It is clear that now anyone can create and distribute their book to a global audience of millions in a matter of seconds, that successful marketing and promotion is the single activity that will define institutional publishing in the 21st century.
However, book marketing is broken. It is not evolving at the rapid speed of other parts of the industry, and many campaigns look identical to those 10 or more years ago, relying on PR and big-budget poster campaigns.
Why do campaigns stick so rigidly to this formula?
There is not – nor has there ever been – any empirical understanding of which combination of marketing strategy and tactics works. Currently, publishers might spend between 5-10% of their revenues on merely hopeful marketing, with little idea of what works – and what doesn’t.
This is a huge problem that is only going to get worse as the retail and promotional landscape deteriorates.
We firmly believe the answer to this problem lies in “big data” – that publishing can dramatically improve its return on marketing investment through the methodical analysis of campaigns, in combination with more agile marketing techniques.
If you consider the decision-making approach of new publishing entrants such as Amazon, Apple and Google, it is clear that publishing houses still make their decisions based largely on gut feel rather than on data.
However, it’s not so easy: the data that is available to publishers is becoming increasingly irrelevant. Weekly Nielsen sales data gives no insight into ebook sales; does not break down sales by day or by hour, or by location; and such broadness makes it impossible to separate the impact of one activity from another in the course of a week.
At the same time, Amazon rankings have become a proxy for performance, and we heard many stories of people obsessively refreshing their page on Amazon for minute variations in sales rank.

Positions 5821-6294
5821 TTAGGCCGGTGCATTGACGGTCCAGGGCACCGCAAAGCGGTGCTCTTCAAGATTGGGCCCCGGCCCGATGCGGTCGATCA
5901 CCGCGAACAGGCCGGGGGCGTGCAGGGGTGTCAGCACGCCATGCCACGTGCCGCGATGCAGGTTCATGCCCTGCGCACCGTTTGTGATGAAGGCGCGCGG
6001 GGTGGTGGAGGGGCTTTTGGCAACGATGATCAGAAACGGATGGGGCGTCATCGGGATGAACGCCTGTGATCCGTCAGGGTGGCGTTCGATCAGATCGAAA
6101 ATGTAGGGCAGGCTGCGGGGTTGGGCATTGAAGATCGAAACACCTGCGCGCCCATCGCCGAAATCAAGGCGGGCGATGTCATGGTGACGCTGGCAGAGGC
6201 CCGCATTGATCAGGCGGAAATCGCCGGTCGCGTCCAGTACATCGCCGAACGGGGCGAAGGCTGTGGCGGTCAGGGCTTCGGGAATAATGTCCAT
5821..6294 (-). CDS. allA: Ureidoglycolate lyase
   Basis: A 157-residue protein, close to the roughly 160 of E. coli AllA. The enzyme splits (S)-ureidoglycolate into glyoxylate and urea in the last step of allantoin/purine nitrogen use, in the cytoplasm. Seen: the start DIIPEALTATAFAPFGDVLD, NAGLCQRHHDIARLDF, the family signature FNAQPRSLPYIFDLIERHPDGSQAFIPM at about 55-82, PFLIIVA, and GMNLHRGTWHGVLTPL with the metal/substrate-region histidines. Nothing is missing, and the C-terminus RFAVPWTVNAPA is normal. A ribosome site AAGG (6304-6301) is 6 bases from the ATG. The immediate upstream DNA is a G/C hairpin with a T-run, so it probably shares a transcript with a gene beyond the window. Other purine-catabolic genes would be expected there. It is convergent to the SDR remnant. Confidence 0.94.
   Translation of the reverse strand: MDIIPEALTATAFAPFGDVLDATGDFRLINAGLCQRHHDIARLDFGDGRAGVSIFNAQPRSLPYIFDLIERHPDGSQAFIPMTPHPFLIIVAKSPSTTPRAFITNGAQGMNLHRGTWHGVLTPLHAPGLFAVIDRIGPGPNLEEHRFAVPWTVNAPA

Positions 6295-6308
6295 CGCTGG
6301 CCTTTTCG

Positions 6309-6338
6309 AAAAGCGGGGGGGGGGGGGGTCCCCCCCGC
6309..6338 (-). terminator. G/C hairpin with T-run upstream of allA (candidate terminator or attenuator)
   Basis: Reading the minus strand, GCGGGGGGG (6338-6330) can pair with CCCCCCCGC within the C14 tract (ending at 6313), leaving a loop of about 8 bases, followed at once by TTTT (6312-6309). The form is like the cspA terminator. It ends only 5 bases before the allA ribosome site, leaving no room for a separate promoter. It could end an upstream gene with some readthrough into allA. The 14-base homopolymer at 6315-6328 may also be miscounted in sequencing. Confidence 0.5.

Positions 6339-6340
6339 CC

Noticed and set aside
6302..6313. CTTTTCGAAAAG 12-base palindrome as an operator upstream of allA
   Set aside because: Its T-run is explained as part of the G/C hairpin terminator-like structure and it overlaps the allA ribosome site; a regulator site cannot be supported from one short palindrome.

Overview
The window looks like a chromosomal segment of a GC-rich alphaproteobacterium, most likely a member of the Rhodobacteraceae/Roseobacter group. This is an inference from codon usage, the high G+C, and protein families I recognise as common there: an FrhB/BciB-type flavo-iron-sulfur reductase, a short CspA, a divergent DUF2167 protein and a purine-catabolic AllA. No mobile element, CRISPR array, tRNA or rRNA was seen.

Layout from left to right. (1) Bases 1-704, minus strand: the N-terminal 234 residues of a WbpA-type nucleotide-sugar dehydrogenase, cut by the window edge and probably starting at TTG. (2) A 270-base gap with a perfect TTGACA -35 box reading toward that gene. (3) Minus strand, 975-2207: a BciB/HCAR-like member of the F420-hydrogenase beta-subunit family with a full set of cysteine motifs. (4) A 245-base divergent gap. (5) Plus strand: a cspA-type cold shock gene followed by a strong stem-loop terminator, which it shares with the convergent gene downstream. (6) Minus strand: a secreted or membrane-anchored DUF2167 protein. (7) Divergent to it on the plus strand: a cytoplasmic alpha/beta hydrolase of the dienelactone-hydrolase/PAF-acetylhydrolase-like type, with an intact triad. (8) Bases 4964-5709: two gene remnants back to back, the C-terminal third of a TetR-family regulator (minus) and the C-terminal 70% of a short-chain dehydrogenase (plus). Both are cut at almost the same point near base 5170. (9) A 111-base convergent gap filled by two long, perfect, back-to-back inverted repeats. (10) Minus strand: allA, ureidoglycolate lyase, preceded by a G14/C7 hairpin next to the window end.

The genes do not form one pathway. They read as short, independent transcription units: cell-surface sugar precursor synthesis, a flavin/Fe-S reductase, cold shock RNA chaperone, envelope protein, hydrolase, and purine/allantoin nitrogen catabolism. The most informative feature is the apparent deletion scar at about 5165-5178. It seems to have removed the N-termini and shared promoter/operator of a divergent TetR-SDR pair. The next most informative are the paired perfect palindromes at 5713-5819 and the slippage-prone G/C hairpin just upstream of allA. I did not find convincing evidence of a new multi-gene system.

So, after researching how poorly publishers were quantifying the new world, and believing that a data-driven understanding of consumer behaviour is fundamental to the future of the industry, we decided to stop making apps, and to focus instead on building a market intelligence service for books that we have called Bookseer.
Bookseer captures the real-time data “exhaust” of the web, combines it with promotional information provided by the publisher, and builds a picture of the variations in performance of thousands of titles.
Bookseer collects as much information about these books as possible. It captures price on Amazon, hourly sales rank, print and ebook sales data (uploaded by the publisher), what is being said about a book or author on Twitter, Facebook or in the media, and on the wider web, which marketing is being engaged with, the makeup of bestseller charts and so on.
We collect this data in a variety of ways, but we do it all in real-time. This means that so long as we can identify significant events – media coverage, a tweet, a price change, a review – at a specific moment in time, we can measure the effect of that event on sales.
Let me show you what I mean with a couple of quick examples.
The first is a big-budget marketing campaign from the UK.
We tracked all 7 titles written by a well-known author, in digital and print format, in advance of a nationwide poster campaign (with a social media component) that promoted 3 titles.
The remaining 4 titles were tracked as a “control” to measure baseline performance on the non-promoted titles. We also tracked mentions of the author name, and the social media keyword promoted on the posters – all of which probably cost in the region of £75- £100,000.
As well as tracking Amazon sales rank, price and social media, we included Nielsen sales so we could see how closely Amazon sales rank and actual sales are correlated. The blue lines at the top represent the hourly sales rank (noting it’s incrementally harder to get higher up the chart), the blue bars are the actual sales through Nielsen, and the red lines are the Kindle sales rank.
The first circle here is when the campaign started, and ended here, at the second. As you can see, the run of the poster campaign made very little impact on sales, although if one were generous, one could attribute a slight increase in actual Nielsen sales (of around 150 copies), and a slight stemming of the downward trend of sales rank during the campaign.
Here we can see the social media metrics.